Ancient sling stones
Ancient sling stonesDr. Dalia Manor, the Museum of Islamic and Near Eastern Cultures in Be’er Sheva

In a surprising turn of events, an antiquities robber last week handed in two 2,000-year-old Roman sling stones that he had stolen 20 years ago, leaving them in the courtyard of the Museum of Islamic and Near Eastern Cultures in Be'er Sheva.

Amos Cohen, an employee of the museum, made the surprising discovery of the stones together with a typed note left by an anonymous individual in a bag in the courtyard.

"These are two Roman ballista balls from Gamla, from a residential quarter at the foot of the summit. I stole them in July 1995 and since then they have brought me nothing but trouble. Please, do not steal antiquities!" read the note from the repentant robber.

Dr. Dalia Manor, director of the museum, hurried to report the find to the Israel Antiquities Authority (IAA), and soon the stones will join other ballista balls from Gamla housed in the IAA's National Treasures Department.

Similar stones are currently on display in Gamla Nature Reserve, where the thief found them. He even included a map of the reserve with an "X" written in pen indicating where he found the sling stones.

"Almost 2,000 such stones were found during the archaeological excavations in the Gamla Nature Reserve, and this is the site where there is the largest number of ballista stones from the Early Roman period," said Dr. Danny Syon of the IAA, who excavated at Gamla for many years.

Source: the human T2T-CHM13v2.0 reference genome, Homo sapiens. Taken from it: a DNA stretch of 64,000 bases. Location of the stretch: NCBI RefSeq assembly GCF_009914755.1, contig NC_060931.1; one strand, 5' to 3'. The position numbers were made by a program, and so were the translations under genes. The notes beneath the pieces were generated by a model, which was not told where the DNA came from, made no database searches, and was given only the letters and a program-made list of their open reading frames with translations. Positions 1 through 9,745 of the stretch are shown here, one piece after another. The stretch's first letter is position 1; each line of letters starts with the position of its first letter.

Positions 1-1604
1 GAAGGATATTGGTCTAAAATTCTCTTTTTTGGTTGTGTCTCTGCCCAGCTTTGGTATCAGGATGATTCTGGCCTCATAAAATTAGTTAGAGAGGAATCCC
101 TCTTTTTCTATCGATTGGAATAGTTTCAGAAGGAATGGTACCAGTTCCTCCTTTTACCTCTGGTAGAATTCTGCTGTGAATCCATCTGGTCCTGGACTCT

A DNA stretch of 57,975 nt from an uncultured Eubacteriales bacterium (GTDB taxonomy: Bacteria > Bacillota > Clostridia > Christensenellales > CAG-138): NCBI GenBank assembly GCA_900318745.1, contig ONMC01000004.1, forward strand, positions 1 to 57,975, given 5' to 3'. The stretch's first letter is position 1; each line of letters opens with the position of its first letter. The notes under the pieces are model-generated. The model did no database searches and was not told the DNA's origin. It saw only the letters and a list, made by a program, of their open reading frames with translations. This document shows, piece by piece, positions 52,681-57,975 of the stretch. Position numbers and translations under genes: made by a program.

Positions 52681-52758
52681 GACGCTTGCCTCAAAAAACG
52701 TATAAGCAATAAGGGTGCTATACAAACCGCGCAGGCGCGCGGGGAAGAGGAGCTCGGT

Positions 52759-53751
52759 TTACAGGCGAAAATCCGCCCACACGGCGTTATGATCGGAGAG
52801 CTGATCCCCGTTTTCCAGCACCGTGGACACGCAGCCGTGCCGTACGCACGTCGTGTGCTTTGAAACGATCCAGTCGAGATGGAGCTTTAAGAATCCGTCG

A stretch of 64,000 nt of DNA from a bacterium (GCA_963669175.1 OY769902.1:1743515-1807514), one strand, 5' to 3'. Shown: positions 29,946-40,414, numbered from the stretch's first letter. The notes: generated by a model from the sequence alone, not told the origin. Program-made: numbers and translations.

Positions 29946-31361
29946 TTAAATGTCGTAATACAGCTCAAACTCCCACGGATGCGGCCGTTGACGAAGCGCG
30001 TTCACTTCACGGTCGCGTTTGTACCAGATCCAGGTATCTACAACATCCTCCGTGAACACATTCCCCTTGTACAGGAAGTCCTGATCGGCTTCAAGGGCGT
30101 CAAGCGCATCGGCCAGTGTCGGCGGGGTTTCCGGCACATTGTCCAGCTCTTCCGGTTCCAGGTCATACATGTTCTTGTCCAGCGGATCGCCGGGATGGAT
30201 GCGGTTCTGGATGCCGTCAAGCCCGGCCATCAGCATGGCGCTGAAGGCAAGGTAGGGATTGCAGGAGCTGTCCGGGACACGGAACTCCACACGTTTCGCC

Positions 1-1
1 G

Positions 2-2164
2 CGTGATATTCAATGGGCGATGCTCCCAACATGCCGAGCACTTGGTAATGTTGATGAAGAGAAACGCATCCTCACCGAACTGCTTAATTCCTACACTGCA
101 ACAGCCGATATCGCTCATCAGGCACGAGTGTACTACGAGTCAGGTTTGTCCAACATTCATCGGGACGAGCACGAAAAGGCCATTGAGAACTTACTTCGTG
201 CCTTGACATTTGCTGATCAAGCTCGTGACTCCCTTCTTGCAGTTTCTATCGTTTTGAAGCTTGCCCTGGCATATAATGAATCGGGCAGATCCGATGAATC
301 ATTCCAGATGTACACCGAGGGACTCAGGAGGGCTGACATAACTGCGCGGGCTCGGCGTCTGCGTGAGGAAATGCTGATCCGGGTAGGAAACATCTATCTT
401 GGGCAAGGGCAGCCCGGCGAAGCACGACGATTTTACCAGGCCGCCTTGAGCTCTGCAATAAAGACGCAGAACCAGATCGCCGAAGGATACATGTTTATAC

"The Romans shot these stones at the defenders of the city in order to keep them away from the wall, and in that way they could approach the wall and break it with a battering ram. The stones were manually chiseled on site by soldiers or prisoners."

The IAA noted in a statement that this is in fact not the first time that antiques thieves showed remorse for stealing precious archaeological finds.

Previously a 2,000-year-old Jewish coffin was returned to the Unit for the Prevention of Antiquities Robbery, after having been kept in the bedroom of a resident of Tel Aviv until he realized that he actually had an ancient coffin in his possession and not some benign relic.

In another case a minister from New York state apologized on behalf of a member of his congregation who took an ancient stone from Jerusalem over ten years earlier and felt remorse for his actions. The ancient stone was returned to the National Treasures Department.

X marks the spot - mark on map found in the bag indicates where the stones were found Dr. Dalia Manor, the Museum of Islamic and Near Eastern Cultures in Be’er Sheva